There’s an article on slate.com
this morning called
Bringing Down the House: The
sobering lessons of health reform in Massachusetts. Slate
is a large organization, and some of the writing is a lot better
than others. This one isn’t one of their better efforts.
The gist of the article is:
The expensive Massachusetts plan is not well-designed to systematically improve anyone’s health. Instead, it’s a superficial effort to clear the uninsured from the books and then clumsily limit further costs by discouraging care.
In the heat of the moment, I posted this comment:
I think this article ignores the managed care option. I’m sure the discussion of up-front costs and copays is true for some plan that’s available, and it may be the cheapest per month, but my impression is that the purpose of the current cost structure is to drive people to managed care. This gives them hefty copayments for some expensive services, but makes routine preventative care practically free.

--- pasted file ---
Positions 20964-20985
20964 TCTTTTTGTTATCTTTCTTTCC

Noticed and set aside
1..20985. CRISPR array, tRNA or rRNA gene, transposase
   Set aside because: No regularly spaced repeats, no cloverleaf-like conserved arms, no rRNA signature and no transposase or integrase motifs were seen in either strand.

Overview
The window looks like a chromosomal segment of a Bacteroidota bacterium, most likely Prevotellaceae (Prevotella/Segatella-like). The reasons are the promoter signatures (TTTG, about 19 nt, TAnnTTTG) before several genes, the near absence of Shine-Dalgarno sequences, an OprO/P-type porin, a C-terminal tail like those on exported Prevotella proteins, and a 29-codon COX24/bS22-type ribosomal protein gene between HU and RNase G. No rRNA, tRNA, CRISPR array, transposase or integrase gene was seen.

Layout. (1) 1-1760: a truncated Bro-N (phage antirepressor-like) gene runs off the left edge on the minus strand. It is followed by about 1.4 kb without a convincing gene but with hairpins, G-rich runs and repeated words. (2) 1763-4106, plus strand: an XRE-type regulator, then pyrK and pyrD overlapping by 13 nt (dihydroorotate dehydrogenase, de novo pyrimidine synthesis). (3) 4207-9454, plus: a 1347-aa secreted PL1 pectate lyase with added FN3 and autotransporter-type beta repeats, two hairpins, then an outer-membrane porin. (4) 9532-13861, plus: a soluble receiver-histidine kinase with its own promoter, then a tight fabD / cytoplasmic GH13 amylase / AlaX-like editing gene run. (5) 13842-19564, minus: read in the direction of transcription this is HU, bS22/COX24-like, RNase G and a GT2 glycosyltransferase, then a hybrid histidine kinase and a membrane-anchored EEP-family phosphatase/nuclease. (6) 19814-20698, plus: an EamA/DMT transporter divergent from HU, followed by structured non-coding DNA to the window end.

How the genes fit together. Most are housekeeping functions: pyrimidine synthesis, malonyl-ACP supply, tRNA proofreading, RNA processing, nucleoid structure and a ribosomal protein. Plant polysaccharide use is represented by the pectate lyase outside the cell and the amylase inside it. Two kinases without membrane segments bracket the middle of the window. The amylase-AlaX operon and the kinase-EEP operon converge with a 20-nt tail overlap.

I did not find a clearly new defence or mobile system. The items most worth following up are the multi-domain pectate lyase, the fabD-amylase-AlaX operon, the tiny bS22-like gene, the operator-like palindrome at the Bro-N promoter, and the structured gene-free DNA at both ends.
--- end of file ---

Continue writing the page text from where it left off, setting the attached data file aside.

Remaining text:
My own plan (one of the subsidized ones) has more copays than some
really poor people have, but the choice for the mother whose
baby has a fever would be between paying a $50 copay for the
emergency room and waiting for the doctor’s office to be open
and paying a $5 copay.
Thinking about it while walking the dog, I realized that a
better criticism of the article would be to point out how divorced
from any facts the author’s thesis was. If you want to argue
that a given system discourages care, shouldn’t you feel that you
have to present some statistics that show less care is being used
under the current system than under the previous system?
I’m not an expert, but certainly there have been reports in the
press suggesting the opposite — for instance, that the number of
primary care providers (PCPs) accepting new patients has dropped because
all the people who have insurance now and didn’t before have
signed up for a PCP and are using him or her.
My personal experience of the new Massachusetts system has been
pretty good, once I gave up on figuring out how to apply for the
subsidized care myself and got the social worker at the clinic I
go to to help me.
There are several major things wrong with health care in
Massachusetts, but the insurance requirement discouraging use of
health care really isn’t one of them.